November 16, 2017
Life on Surtsey, Iceland’s Upstart Island. By Loree Griffin Burns. Houghton Mifflin Harcourt. $18.99.
Impact! Asteroids and the Science of Saving the World. By Elizabeth Rauch. Photos by Karin Anderson. Houghton Mifflin Harcourt. $18.99.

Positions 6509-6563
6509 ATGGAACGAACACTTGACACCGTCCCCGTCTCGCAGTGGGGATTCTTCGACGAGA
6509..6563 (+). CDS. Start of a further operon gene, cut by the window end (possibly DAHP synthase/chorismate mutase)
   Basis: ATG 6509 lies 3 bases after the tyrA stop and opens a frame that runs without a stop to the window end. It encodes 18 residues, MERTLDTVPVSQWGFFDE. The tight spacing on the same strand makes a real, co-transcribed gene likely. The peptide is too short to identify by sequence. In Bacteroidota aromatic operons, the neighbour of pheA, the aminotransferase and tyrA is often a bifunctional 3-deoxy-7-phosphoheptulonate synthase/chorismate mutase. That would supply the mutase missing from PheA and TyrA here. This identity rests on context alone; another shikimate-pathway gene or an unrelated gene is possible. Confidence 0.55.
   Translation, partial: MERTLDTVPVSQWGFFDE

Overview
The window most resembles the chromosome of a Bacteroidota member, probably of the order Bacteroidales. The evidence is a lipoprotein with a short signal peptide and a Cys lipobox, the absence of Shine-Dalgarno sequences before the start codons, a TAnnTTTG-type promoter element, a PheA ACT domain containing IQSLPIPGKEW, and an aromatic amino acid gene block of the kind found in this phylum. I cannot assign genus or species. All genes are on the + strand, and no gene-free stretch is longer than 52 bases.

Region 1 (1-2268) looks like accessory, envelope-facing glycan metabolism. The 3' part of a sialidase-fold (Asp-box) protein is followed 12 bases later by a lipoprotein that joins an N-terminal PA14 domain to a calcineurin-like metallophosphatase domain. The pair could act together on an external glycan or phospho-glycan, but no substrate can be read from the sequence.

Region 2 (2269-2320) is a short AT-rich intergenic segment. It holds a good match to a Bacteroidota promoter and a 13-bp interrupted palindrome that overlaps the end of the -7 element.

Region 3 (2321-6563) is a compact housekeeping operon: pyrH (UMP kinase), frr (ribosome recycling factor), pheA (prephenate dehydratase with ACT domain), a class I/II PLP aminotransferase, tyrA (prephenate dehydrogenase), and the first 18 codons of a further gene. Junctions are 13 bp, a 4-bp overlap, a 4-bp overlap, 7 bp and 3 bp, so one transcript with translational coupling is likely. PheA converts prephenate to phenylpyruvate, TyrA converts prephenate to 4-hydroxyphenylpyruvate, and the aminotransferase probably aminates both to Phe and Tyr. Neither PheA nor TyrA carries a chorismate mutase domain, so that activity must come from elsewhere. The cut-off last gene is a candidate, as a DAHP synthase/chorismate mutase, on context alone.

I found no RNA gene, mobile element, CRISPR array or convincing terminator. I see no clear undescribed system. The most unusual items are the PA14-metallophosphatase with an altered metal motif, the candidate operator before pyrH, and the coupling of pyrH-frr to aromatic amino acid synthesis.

One of the most amazing things about the excellent “Scientists in the Field” series is the way it shows some scientists focusing on tiny things and others on the very big picture – and in all cases doing so with meticulous attention to detail and absolute commitment to their projects, small or large. Life on Surtsey looks at the very small but very important things happening on a volcanic island that was formed in 1963 by an eruption 15 miles off the coast of Iceland. For 50-plus years, scientists have studied the very small elements that turn barren rock into a place teeming with life, both plant and animal. Loree Griffin Burns focuses on Erling Ólafsson, who has spent nearly half a century studying some very small things on Surtsey: insects. They are among the first colonizers of the island, but not the very first. As Life on Surtsey explains, it was only two weeks after Surtsey formed that something alive was there: a seagull, one of the many that live and breed on other rocky outcrops in the area. And birds do not simply visit on their own: they bring nesting materials that may contain plants or seeds, their feathers harbor mites and other insects, and as the seagulls catch and eat fish and other foods, leftovers from the meals rot and provide potential nutrients for various plants. Nor did the colonizing of Surtsey happen only because of birds: the sea itself washed plant matter onto the island, and some of it took root. Bit by bit, life took hold. The photos showing Surtsey at different stages are fascinating: the close-up views of plants, eggs, insects and birds show how quickly life attaches to and thrives on the new land, and the discussion of the care the scientists take to avoid impinging on the island’s natural development is especially intriguing and indicative of just what it means to be a scientist in the field. For example, there is the matter of bathrooms. To avoid having human waste become a factor in Surtsey’s development, urinals for men and women consist of small holes in the sand in specific places. Any toilet paper used must be disposed of in the trash can inside the simple hut where the scientists stay – none may be left outdoors. As for “anything more than pee,” Burns explains that the scientists must walk to a specific, rocky part of the island, lift a rock, make use of the hole beneath it, and replace the rock – choosing a location “close enough to the ocean that the waves can come up and carry away your deposit at high tide, but not so close that the waves come while you’re squatting there and carry you away.” Juxtaposing these conditions with the remarkable photos and carefully explained experiments of the scientists makes Life on Surtsey a truly amazing experience, one that will give young readers a firm understanding of the fascination, if not exactly glamor, of the lives of the scientists who study this still-developing island.